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George Nazin

Assistant Professor — Physical Chemistry

M.S. (Physics), Moscow Institute of Physics and Technology, 1999 (Yu. E. Lozovik). Ph.D. (Chemistry), UC Irvine, 2007 (Wilson Ho). Postdoctoral: Brookhaven National Laboratory, 2007-2010 (Peter W. Sutter). Honors and Awards: Goldhaber Distinguished Fellowship, Brookhaven National Laboratory, 2008; E.K.C. Lee Award, UC Irvine, 2005; Chancellor's award for academic excellence, Moscow Institute of Physics and Technology, 1999.

Research Interests

Professor George Nazin's group is developing novel scanning probe techniques for atomic-resolution spectroscopic studies of physics and chemistry in molecular and nanoscale materials.

The Nazin group will investigate the connection between the chemical structure and properties of nanoscale materials and devices. We are particularly interested in real-space experimental approaches that provide spectroscopic information on the atomic and molecular scales. At the initial stage of this work we will construct a state-of-the-art Ultra-High Vacuum Scanning Tunneling Microscope (STM), an instrument that will allow direct imaging and spectroscopic measurements of individual atoms and molecules (Fig. 1), as well as construction of artificial nanostructures in-situ (Fig. 2).

Fig. 1: (A) The topography of a surface of interest is determined by using the quantum-mechanical tunneling of electrons between the surface and an atomically-sharp metallic tip located within a few Angstroms above the surface. This tunneling electron current is sensitive to the surface structure on the atomic scale. (B) Energy-diagram of electronic states in an STM junction with a molecule on the sample surface. On the diagram, electrons from occupied states (shown in blue) in the tip tunnel into the Lowest Unoccupied Molecular Orbiltal (LUMO) of the molecule. Current through individual molecules is enhanced by the presence of molecular electronic and vibrational states, which produce distinct features in the current-voltage characteristics. This is useful for identification of the local chemical structure. (C) By injecting high-energy electrons into individual adsorbates, one can induce and observe fluorescence-like radiation that contains spectroscopic information about individual adsorbates.

Fig. 2: STM image (bottom) with a schematic (top) of a model molecular junction consisting of two gold atomic chains and a CuPc molecule bridging the gap between the two chains. This molecular junction was assembled by manipulating the CuPc molecule and individual gold atoms with an STM tip. In this work (done in the group of Professor Wilson Ho at UC Irvine) the molecular junction was used to visualize the chemistry of molecular electronic devices.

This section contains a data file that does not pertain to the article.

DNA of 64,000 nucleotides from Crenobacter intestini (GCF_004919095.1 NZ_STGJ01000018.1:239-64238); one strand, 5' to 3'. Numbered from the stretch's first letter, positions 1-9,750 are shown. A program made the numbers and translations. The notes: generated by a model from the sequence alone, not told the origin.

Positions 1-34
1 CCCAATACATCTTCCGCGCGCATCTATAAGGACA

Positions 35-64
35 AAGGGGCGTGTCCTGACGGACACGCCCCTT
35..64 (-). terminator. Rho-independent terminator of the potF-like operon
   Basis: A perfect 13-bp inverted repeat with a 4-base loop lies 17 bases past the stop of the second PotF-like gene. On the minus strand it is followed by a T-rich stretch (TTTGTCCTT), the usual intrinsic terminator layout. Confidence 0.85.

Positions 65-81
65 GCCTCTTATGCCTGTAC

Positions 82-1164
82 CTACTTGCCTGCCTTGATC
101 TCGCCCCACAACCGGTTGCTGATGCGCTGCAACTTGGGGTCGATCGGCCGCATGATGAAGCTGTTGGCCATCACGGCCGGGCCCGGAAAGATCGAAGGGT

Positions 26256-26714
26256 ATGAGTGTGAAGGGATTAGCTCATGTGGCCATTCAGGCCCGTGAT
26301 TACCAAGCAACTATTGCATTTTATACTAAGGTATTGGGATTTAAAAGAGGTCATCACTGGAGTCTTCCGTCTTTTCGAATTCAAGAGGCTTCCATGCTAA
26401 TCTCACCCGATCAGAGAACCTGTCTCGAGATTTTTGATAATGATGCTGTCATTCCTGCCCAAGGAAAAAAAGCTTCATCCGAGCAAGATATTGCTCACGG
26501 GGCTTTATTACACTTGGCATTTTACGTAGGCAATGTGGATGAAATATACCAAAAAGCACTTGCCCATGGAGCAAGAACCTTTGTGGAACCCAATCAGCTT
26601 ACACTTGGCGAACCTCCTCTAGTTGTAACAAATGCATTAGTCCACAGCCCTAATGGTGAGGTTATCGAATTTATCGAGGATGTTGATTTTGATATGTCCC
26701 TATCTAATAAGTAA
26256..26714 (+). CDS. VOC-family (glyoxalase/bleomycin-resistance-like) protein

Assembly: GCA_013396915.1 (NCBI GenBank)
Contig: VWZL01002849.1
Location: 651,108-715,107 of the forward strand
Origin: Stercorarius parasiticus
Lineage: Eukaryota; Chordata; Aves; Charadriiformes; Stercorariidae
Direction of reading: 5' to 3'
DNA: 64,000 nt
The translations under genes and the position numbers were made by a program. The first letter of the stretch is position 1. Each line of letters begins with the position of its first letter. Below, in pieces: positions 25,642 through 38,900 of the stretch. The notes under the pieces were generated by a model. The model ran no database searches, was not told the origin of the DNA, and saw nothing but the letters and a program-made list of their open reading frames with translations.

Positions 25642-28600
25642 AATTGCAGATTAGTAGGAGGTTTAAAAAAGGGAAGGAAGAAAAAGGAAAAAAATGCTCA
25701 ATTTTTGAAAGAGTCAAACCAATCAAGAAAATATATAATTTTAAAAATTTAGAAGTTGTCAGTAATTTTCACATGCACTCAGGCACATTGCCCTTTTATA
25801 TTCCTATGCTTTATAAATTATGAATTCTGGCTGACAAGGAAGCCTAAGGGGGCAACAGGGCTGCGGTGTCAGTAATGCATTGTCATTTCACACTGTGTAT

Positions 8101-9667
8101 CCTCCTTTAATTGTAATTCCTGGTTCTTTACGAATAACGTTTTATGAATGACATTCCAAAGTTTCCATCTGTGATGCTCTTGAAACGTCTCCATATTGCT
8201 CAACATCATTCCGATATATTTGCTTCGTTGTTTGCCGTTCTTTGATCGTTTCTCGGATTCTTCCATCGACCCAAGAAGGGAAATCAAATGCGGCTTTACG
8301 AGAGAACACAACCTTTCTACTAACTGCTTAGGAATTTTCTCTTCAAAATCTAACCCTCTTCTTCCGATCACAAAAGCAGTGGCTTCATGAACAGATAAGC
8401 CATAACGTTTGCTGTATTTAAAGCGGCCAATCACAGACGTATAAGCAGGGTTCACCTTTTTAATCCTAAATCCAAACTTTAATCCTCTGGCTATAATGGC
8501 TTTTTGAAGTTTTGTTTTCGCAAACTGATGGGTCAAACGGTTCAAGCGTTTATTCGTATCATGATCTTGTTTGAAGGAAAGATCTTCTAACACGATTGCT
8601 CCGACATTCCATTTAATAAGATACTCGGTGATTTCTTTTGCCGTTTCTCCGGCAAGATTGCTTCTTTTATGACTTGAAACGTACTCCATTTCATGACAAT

The new STM will allow us to gain unique insights into the properties of novel nanoscale materials. Indeed, at the nanoscale, the properties of materials become strongly size-dependent and sensitive to the surface chemistry. One striking example of this is the gold atomic wires seen in Fig. 2: instead of being metallic, as one would expect a gold wire to be, these wires have a semiconductor-like electronic structure, which changes with addition (or extraction) of a single gold atom. These gold wires effectively are all-surface (no bulk), and adsorption of even a single molecule on such a wire (the molecule doesn't have to be CuPc) can disrupt the one-dimensional particle-in-a box electronic states in such chains. Similar effects are also important in other nanoscale objects, such as quantum dots, nanowires, nanotubes and thin films, with dramatic consequences for their electronic structure, charge and energy transport, optical properties, etc. The powerful combination of atomic-scale imaging, spectroscopy and manipulation afforded by the new STM will allow us to gain unique insights into the relationship between the chemical structure and properties of novel nanoscale materials. Further, by combining STM experiments with characterization of devices made using such nanomaterials, we will be able to evaluate how the spectroscopic properties determined using STM methods relate to the device behavior, which is essential for laying out the groundwork required for a rational design of future nanoscale devices.